Homeless hate crime question

Crisis says homeless don't report attacks

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The value of making violence against rough sleepers a hate crime has been questioned by a charity – which says homeless people often feel unable to report attacks to the authorities.

Liverpool mayor Joe Anderson has called on the Law Commission to consider making rough sleepers a protected category in a review of hate crime legislation due to begin next year.

The proposal was made in an open letter to home secretary Sajid Javid – and the mayor says he will also make a submission to the commission setting out his thinking.

Charity is unconvinced

But Crisis, whose research Anderson referenced in his letter, is unconvinced by the idea.

The charity found that more than one in three rough sleepers have been deliberately been hit, kicked or experienced some other form of violence; one in three have had things thrown at them; one in 10 have been urinated on; and six in 10 have been verbally abused or harassed.

It also found that 53 per cent of abuse and violence against rough sleepers goes unreported to police, mainly due to the expectation that nothing will be done.

Matt Downie, Crisis head of policy and external affairs, said: “People experiencing homelessness should not be defined by their homelessness – it is not a characteristic or a choice.

Serious risks

“But they are often some of the most vulnerable in our society who, our research shows, are far more likely to be victims of crime, including violent assault, abuse and intimidation.

“Changing the label of these appalling incidences of violence and abuse is not the answer. What matters most is that the victims of these disproportionately frequent attacks feel able to approach the authorities for support. Ultimately, they must also be given the dedicated help to leave the streets behind for good.”

Liverpool offers a range of services to address rough sleeping, from day and night shelter provision to free food, backed up with a range of ancillary services. As well as actively supporting rough sleepers, the council also spends £12 million a year on discretionary benefits to try to prevent people and families from becoming homeless.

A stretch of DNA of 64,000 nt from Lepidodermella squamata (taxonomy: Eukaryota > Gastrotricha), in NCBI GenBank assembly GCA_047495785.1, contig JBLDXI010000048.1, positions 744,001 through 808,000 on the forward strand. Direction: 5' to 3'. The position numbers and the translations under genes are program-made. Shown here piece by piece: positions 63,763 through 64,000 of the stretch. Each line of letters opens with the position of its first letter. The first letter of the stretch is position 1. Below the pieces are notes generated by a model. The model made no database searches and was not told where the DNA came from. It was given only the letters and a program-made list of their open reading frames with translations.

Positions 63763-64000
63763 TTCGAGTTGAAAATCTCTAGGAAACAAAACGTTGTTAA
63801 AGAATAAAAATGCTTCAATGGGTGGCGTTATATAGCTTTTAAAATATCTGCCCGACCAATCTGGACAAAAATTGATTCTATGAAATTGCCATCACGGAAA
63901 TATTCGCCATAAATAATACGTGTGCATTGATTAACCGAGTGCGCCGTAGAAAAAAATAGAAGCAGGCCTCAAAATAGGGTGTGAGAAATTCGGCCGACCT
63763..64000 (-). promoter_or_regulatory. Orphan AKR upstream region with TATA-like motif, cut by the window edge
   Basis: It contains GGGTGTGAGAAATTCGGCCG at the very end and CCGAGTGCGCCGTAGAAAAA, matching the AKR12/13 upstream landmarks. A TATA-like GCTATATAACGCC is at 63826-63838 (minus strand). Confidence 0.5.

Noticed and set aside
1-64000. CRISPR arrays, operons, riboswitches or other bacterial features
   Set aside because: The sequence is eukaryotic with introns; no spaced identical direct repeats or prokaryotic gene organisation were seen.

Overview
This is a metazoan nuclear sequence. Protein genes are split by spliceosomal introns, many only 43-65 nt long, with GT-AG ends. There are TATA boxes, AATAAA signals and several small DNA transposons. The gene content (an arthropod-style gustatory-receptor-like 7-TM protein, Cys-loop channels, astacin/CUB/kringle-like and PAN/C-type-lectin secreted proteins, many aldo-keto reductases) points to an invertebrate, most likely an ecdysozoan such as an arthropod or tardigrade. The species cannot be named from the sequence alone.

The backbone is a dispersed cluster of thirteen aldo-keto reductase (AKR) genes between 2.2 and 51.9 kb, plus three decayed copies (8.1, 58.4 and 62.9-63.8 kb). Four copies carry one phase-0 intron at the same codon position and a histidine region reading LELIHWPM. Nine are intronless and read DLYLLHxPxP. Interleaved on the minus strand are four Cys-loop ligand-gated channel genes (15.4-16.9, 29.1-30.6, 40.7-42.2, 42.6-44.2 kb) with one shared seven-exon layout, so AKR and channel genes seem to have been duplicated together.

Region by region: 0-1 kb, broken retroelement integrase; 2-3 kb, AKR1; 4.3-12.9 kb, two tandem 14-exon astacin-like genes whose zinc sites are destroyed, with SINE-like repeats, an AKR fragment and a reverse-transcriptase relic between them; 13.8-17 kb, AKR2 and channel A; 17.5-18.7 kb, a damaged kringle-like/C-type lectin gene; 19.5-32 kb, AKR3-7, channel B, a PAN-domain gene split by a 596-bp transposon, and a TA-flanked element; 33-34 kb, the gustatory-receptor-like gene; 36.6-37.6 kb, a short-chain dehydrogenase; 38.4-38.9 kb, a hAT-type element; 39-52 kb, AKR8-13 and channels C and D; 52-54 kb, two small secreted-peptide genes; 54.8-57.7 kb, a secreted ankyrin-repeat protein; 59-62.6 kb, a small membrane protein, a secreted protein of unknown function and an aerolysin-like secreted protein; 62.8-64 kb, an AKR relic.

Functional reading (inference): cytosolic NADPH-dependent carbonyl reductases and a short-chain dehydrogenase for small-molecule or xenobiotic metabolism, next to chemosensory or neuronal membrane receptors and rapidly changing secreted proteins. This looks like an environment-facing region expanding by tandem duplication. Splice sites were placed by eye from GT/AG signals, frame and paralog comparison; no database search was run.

In his letter to Javid, Anderson urged the government to take on board the serious risks faced by rough sleepers and to formally protect them in law.

He wrote: “As vulnerable people on the margins of society, we owe it to rough sleepers to do everything possible to protect them and assist them in turning their lives around… As Mayor of Liverpool, I am committed to doing everything in my power to help and protect rough sleepers and, although my city is famed for its generosity and solidarity, I believe the message should go out nationally that abusing or attacking a rough sleeper will never be tolerated.”

The mayor told Big Issue North that Liverpool City Council’s forthcoming hate crime strategy will make allowances to include rough sleepers as a specific category, but said this also needs to be incorporated into national guidelines to help prosecutors deal with those causing harm to rough sleepers.

He said: “We need to send out a clear unambiguous message as a society that rough sleepers are our fellow human beings and, as well as a duty to support them in lifting themselves up and turning their lives around, we also have a duty to keep them safe while they are out on the streets.

“One of the best ways of doing this, I believe, is to broaden hate crime legislation to include rough sleepers.”

The Law Commission is to complete a wide-ranging review into hate crime and consider if there should be additional protected characteristics such as misogyny and age.

Professor David Ormerod QC, law commissioner, said:“Our project will ensure that the criminal law provides consistent and effective protection for victims of crimes fuelled by hatred. It will include a review of which personal characteristics ought to have enhanced protection in the criminal justice system.”

Photo: Getty

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